Building rumours 15: Forest and Turd
Thanks to DeepRed for pointing this out: the so-called "Te Aro Towers" on the former Forest & Bird site on the corner of Taranaki and Wigan streets.
Oh god. I'd been forewarned of its awfulness, but with higher-res images now available it looks worse than I expected. It really doesn't make it easy to promote high density urban living when unimaginative crap like this is what the market provides. I'm all for greater density, and not averse to the odd tall apartment tower, but this is a bad building in the wrong place.
The use of retail on the ground floor is good, and there are some half-hearted attempts to vary the façade in the bottom six storeys. If they' stopped there, the results might have been half-decent, and even though the architecture is banal its urbanist virtues might have made up for it. But they've continued by repeating exactly the same floor all the way to thirteen storeys, resulting in two "towers" that neither fit in graciously nor soar gracefully, but loom balefully over what could and should be one of Wellington's most important streets.
The question that has to be asked is: how the hell did they get away with thirteen storeys in this part of Te Aro? The height limit here is supposed to be 27m, and while it was always naive to believe that this would equate to six storeys as the guidelines suggested (a floor-to-ceiling height of 4.5m is very generous), anything over 10 storeys would surely have to breach the plan. Either these apartments will have a 2m stud, and they're aiming at the hitherto-unexploited Oompa-Loompa market, or the developers have the council well under control.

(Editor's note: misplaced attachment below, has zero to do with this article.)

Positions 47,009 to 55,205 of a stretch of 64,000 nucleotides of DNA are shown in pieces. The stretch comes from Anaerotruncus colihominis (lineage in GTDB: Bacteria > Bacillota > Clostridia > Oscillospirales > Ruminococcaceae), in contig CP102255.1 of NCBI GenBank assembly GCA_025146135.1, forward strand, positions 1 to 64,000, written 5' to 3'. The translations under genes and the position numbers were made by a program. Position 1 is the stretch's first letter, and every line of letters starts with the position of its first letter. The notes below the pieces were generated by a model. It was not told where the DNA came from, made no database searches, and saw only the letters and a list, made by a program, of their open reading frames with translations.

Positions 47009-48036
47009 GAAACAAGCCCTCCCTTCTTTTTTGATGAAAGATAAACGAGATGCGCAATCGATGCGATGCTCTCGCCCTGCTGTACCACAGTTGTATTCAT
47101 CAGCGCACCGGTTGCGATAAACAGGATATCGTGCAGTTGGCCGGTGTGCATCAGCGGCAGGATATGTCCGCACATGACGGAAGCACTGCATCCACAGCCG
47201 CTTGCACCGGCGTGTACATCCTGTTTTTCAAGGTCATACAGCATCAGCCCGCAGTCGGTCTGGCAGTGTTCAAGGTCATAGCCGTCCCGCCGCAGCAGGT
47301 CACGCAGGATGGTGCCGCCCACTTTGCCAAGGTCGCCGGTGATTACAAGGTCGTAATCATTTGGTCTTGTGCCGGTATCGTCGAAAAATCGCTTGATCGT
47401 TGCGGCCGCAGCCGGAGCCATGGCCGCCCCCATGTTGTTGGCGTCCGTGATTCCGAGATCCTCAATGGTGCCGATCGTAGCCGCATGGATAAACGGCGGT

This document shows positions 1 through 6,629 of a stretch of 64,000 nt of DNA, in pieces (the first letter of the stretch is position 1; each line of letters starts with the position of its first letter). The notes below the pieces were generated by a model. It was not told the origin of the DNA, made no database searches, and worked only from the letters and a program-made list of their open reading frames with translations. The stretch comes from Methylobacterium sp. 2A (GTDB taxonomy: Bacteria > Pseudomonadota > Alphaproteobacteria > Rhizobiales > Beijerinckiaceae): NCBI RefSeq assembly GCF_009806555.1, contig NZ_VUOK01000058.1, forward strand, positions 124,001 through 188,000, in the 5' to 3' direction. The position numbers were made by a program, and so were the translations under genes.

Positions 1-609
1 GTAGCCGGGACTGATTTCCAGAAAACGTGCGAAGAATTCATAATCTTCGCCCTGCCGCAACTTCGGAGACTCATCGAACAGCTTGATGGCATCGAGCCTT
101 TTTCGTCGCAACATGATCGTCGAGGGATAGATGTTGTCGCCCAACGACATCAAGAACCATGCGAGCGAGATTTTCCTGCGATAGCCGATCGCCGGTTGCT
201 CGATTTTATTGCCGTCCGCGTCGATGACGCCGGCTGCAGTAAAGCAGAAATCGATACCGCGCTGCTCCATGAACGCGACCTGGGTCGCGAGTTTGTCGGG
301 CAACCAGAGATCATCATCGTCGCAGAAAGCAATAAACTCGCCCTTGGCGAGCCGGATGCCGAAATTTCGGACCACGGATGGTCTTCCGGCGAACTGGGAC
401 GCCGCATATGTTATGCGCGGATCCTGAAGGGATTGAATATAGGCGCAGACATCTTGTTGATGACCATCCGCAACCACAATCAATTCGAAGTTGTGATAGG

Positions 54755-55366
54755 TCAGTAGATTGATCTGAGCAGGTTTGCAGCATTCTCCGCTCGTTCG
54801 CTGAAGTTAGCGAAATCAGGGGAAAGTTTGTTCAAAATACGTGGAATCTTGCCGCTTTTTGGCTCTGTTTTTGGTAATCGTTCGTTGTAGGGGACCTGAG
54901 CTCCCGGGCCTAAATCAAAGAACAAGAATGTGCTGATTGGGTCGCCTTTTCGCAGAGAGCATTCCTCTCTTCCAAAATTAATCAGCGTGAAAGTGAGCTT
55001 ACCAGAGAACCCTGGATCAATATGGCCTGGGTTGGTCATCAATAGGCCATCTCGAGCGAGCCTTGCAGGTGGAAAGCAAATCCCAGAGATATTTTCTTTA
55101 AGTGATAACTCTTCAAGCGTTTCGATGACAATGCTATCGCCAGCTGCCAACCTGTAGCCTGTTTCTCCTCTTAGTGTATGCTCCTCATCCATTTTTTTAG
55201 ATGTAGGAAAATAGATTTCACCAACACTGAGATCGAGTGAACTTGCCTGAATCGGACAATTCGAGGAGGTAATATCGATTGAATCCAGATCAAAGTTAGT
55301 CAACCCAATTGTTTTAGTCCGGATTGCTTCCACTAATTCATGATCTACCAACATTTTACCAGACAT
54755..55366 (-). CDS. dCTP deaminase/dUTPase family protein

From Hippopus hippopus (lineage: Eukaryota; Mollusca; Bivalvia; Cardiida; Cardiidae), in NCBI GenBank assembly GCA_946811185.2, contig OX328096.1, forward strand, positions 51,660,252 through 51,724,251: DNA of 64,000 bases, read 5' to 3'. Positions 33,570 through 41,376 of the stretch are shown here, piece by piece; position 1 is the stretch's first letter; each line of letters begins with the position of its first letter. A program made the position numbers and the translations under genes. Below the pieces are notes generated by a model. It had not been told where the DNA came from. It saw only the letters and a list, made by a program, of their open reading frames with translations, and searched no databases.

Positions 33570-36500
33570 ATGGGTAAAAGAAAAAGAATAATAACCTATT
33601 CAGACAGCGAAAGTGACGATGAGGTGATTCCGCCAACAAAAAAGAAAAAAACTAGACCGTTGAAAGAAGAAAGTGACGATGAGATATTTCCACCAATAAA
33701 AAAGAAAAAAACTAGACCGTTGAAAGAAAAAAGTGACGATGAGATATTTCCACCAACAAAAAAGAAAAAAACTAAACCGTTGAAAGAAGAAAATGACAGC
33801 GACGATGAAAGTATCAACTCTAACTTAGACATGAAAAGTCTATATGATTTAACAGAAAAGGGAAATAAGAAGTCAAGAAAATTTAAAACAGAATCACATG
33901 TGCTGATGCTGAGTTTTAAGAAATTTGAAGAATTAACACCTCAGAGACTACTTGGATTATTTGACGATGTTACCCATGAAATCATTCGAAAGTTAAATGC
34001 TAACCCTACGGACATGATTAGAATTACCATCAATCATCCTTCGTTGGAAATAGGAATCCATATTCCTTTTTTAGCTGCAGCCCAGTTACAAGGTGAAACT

There are supposed to be dispensations for buildings of exceptional design quality, but this doesn't even aspire to mediocrity. The world's greatest architects would struggle to produce something beautiful given that basic mass, but it looks like our old friends at ArcHaus haven't even tried. The real estate site and home page for the development laughably claim that "this building brings a significant design and style element to the Te Aro district", but I can't believe that they even believe that themselves.
Even ten storeys, while legal, would not be what I would think is ideal for Te Aro. Not only is six or seven storeys more like the norm for human-scaled mixed-use and residential urban areas around the world, it's much easier to achieve spatial interest and variety at that scale. For instance, even by taking the fairly poor design of the lower storeys of this development as a starting point, notice how much more humane and detailed it would look if it stopped at seven storeys:
That provides much less residential density, but there are still many hectares of Te Aro that are wasted on car parking, bulk retail and car sales yards. How much better it would be to develop all that poorly-used land to a similar height, while still allowing the odd tall and slender tower near the middle of large blocks or closer to the "high city". It is possible to significantly increase the residential population of Te Aro while retaining the elements that make it special, and without ugly, cynical developments like this.
Of course, I'm thinking like an urbanist rather than like a property developer. But isn't that exactly what the council should be doing?